People with low health literacy are more likely to get sick, die
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People with low health literacy are more likely to get sick, die

Health literacy rates are increasingly gaining the attention of providers, organizations and lawmakers. A new report based on study of medical literature says people who are unable to understand and act on issues related to their own health care have poorer health and a higher risk of death.

Adults with low health literacy are less likely to get a flu shot, understand medical labels and instructions, and have a greater likelihood of taking medicine incorrectly, the report says. Also, women with low health literacy are less likely to get mammograms. Overall, the report indicates that minorities have lower health literacy rates than the rest of the population.

More than 75 million English-speaking adults across the nation have difficulty understanding and using basic health information. That was the focus of the second annual Kentucky Health Literacy Summit last week.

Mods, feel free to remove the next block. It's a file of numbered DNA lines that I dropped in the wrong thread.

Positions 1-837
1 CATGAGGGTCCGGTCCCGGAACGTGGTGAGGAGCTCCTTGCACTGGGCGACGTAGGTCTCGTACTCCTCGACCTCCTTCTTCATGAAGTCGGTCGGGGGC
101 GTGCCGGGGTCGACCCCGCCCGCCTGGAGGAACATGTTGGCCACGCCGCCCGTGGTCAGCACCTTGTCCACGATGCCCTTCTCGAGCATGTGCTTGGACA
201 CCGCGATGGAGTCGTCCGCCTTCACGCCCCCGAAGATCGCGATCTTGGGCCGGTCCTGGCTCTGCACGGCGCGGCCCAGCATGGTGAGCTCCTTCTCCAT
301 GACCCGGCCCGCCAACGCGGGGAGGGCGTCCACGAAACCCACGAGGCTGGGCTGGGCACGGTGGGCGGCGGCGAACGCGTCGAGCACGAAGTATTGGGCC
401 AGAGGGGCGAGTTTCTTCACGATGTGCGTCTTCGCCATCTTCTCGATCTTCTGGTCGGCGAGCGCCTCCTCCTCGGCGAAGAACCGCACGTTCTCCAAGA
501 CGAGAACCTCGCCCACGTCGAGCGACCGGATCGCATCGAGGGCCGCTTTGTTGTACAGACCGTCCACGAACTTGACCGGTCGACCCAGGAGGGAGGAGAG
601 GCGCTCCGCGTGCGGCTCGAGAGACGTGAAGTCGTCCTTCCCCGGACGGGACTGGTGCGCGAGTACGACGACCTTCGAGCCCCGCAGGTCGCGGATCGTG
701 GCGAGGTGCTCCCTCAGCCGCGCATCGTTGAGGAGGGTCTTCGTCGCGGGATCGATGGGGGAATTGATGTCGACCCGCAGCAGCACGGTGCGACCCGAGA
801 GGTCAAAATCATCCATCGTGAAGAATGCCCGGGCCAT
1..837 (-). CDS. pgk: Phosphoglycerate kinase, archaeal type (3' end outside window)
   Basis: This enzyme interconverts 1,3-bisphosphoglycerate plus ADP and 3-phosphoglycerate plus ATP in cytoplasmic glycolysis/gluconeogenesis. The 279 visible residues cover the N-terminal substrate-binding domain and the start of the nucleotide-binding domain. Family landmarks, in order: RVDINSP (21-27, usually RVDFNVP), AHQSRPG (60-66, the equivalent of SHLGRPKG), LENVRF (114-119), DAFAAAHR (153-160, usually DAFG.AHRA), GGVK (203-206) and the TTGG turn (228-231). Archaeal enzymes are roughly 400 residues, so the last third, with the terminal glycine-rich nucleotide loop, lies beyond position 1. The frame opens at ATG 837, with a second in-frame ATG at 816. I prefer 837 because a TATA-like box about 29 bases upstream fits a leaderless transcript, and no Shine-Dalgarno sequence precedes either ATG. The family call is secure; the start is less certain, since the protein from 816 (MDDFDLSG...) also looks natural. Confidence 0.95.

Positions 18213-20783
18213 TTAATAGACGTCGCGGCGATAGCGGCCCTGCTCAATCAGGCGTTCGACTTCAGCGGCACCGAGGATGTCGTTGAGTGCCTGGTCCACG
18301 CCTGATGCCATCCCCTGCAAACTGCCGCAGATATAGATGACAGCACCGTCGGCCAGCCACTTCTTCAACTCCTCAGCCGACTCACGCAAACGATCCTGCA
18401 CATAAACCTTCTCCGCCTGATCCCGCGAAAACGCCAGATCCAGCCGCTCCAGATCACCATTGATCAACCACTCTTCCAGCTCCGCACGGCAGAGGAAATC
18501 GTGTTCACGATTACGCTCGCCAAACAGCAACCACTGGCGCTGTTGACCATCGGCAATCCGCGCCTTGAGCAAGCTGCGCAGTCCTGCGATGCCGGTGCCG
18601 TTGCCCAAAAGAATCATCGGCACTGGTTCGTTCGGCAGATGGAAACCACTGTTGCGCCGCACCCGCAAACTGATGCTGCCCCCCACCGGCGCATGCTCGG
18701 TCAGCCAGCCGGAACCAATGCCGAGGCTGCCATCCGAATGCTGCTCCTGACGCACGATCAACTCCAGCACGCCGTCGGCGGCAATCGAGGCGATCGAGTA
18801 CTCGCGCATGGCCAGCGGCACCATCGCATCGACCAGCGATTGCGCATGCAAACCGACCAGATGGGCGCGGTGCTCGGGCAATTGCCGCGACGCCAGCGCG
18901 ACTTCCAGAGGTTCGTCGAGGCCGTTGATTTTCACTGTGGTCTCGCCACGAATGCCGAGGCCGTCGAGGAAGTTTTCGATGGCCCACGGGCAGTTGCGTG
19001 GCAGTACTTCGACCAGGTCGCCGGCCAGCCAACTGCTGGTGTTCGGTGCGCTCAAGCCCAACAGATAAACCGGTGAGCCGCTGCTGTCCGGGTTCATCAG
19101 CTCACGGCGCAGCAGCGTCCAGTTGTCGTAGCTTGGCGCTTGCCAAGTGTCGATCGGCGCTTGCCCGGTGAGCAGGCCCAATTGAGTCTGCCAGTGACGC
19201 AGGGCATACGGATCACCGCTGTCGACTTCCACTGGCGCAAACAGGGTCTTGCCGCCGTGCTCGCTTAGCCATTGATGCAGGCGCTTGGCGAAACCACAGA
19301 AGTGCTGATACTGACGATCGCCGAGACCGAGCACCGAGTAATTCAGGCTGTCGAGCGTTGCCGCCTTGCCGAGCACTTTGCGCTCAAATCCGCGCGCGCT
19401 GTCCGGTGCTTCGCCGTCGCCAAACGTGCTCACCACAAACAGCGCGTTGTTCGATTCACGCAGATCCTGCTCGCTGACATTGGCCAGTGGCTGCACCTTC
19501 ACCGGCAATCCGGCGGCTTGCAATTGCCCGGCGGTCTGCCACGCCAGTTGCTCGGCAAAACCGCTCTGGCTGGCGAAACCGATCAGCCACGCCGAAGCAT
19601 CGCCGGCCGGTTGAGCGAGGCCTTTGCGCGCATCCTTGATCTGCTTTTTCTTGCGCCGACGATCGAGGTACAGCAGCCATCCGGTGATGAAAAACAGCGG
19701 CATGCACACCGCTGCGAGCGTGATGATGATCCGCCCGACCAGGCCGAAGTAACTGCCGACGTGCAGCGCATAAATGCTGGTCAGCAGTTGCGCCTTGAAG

The report, which was released Monday, updates 2004 literature that reviewed the findings of more than 100 studies. It was compiled by the Agency for Healthcare Research and Quality in the U.S. Department of Health and Human Services.

In May 2010, the department launched an action plan that asks stakeholders to simplify their health-related handouts, forms and websites by removing jargon and complicated explanations. It also calls for improving patient-provider communication. (Read more)

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